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Antihypertensive Drug Treatment Potential, Expected, and Observed Effects on Stroke and on Coronary Heart Disease

The effects of prolonged differences in diastolic blood pressure (DBP) on the risks of stroke and of coronary heart disease (CHD) were estimated from nine major prospective observational studies involving about 420,000 men and women who were followed up for intervals of 6–25 years. The results indic... Full description

Journal Title: Hypertension (Dallas Tex. 1979), 1989-05, Vol.13 (5 Suppl I), p.I-45-I-50
Main Author: MacMahon, Stephen
Other Authors: Cutler, Jeffrey A , Stamler, Jeramiah
Format: Electronic Article Electronic Article
Language: English
Subjects:
Publisher: United States: American Heart Association, Inc
ID: ISSN: 0194-911X
Link: https://www.ncbi.nlm.nih.gov/pubmed/2490828
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title: Antihypertensive Drug Treatment Potential, Expected, and Observed Effects on Stroke and on Coronary Heart Disease
format: Article
creator:
  • MacMahon, Stephen
  • Cutler, Jeffrey A
  • Stamler, Jeramiah
subjects:
  • Antihypertensive Agents - therapeutic use
  • Blood Pressure - drug effects
  • Cerebrovascular Disorders - epidemiology
  • Cerebrovascular Disorders - mortality
  • Cerebrovascular Disorders - prevention & control
  • Coronary Disease - epidemiology
  • Coronary Disease - mortality
  • Coronary Disease - prevention & control
  • Diastole
  • Follow-Up Studies
  • Humans
  • Hypertension - drug therapy
  • Hypertension - physiopathology
  • Prospective Studies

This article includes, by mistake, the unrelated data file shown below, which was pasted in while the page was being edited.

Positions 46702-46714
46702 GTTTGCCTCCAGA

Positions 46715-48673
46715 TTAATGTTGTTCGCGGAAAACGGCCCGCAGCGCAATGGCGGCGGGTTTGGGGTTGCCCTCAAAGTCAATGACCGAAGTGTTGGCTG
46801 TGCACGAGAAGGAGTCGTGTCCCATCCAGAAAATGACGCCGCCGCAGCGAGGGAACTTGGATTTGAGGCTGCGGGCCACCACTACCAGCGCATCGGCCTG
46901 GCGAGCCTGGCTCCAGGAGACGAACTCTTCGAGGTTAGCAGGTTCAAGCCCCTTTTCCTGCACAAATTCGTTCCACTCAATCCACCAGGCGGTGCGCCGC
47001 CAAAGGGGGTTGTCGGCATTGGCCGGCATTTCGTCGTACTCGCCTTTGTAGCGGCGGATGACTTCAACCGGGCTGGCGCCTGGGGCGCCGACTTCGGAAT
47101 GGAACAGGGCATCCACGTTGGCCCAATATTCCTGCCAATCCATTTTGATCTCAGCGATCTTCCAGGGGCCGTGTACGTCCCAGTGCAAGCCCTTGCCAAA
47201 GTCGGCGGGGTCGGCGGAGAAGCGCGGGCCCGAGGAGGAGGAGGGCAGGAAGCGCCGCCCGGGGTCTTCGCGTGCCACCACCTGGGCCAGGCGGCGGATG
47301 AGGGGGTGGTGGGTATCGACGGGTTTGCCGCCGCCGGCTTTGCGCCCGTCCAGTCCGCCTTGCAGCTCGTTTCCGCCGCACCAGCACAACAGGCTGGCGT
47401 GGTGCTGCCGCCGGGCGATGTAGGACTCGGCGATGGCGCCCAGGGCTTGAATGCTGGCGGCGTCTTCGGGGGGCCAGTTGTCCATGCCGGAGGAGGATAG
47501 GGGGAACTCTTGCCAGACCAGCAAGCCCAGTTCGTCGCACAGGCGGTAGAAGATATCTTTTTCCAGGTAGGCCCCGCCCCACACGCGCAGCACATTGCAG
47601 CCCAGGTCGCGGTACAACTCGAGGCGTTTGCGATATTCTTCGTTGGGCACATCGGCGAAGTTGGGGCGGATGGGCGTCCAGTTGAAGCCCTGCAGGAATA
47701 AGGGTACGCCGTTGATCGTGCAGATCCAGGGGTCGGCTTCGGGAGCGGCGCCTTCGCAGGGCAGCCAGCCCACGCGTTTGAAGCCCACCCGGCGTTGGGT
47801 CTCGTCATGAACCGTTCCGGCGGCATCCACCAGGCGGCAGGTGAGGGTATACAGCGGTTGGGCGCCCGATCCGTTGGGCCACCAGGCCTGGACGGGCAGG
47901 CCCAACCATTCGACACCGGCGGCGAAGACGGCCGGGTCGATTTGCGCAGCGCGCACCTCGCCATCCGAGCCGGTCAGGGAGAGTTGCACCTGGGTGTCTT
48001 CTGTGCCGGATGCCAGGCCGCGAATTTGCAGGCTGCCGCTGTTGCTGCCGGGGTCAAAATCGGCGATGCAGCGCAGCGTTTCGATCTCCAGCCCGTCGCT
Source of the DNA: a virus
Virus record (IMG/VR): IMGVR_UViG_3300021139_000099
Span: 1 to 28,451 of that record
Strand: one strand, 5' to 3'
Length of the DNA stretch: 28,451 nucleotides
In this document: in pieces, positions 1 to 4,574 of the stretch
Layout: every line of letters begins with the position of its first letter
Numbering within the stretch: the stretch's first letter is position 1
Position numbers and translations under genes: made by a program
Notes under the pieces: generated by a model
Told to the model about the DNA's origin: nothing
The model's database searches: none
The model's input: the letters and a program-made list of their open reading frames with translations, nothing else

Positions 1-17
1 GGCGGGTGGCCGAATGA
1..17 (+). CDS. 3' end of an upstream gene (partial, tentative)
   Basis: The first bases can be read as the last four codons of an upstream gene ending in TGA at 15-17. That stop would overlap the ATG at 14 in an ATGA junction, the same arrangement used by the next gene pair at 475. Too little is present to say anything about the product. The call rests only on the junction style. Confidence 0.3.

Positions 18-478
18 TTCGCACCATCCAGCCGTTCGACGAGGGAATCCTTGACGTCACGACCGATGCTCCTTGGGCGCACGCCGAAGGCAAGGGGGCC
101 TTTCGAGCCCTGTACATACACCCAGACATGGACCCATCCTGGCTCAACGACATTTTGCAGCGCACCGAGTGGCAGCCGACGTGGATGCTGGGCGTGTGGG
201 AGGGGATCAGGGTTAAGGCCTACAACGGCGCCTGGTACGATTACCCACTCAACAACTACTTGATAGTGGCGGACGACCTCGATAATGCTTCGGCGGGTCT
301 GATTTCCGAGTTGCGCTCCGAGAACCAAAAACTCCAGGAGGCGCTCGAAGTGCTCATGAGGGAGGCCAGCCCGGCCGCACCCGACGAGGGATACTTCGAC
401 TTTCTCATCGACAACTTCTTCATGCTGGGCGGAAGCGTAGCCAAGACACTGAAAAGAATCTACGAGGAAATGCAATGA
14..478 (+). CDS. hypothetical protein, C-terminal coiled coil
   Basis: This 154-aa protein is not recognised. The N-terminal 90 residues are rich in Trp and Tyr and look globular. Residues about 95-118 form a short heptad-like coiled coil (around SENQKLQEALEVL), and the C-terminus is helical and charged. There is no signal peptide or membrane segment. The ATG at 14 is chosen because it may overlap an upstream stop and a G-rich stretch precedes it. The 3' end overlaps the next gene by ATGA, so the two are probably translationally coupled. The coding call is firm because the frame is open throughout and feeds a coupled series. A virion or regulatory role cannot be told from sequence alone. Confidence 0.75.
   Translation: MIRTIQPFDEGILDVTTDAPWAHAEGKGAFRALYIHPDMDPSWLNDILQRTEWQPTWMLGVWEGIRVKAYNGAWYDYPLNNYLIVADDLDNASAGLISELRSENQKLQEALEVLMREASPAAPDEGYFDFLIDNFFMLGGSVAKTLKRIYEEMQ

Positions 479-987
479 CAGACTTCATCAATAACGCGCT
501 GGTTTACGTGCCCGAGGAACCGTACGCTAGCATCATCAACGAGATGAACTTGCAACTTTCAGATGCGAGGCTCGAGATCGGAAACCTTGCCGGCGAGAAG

• Risk Factors
ispartof: Hypertension (Dallas, Tex. 1979), 1989-05, Vol.13 (5 Suppl I), p.I-45-I-50
description: The effects of prolonged differences in diastolic blood pressure (DBP) on the risks of stroke and of coronary heart disease (CHD) were estimated from nine major prospective observational studies involving about 420,000 men and women who were followed up for intervals of 6–25 years. The results indicate that a prolonged difference of about 6 mm Hg in DBP was associated with approximately 37% fewer strokes and 23% fewer CHD deaths and nonfatal myocardial infarctions. The effects of equivalent reductions in DBP produced by antihypertensive drug treatment but maintained for only a few years have been estimated in several overviews of randomized trials involving a total of 30,000–40,000 patients. The results of the overviews indicate that treatment reduced the risk of stroke by about 40%, suggesting that most or all the long-term potential benefits for stroke due to lower DBP were achieved within about 3 years of beginning treatment. The risks of nonfatal myocardial infarction and CHD death may have been reduced by about 10% among patients allocated to active treatment; the 95% confidence limits for the difference ranged from about zero to about 20%. Whatever the true effect of treatment on CHD, it would appear somewhat less than the difference in risk estimated from the observational studies for a prolonged difference in DBP of the same size. This apparent shortfall in benefit may reflect a long time-course for changes in DBP to have their full effects on CHD, possible adverse side effects of the principal trial treatments, or both.
language: eng
source:
identifier: ISSN: 0194-911X
fulltext: no_fulltext
issn:
  • 0194-911X
  • 1524-4563
url: Link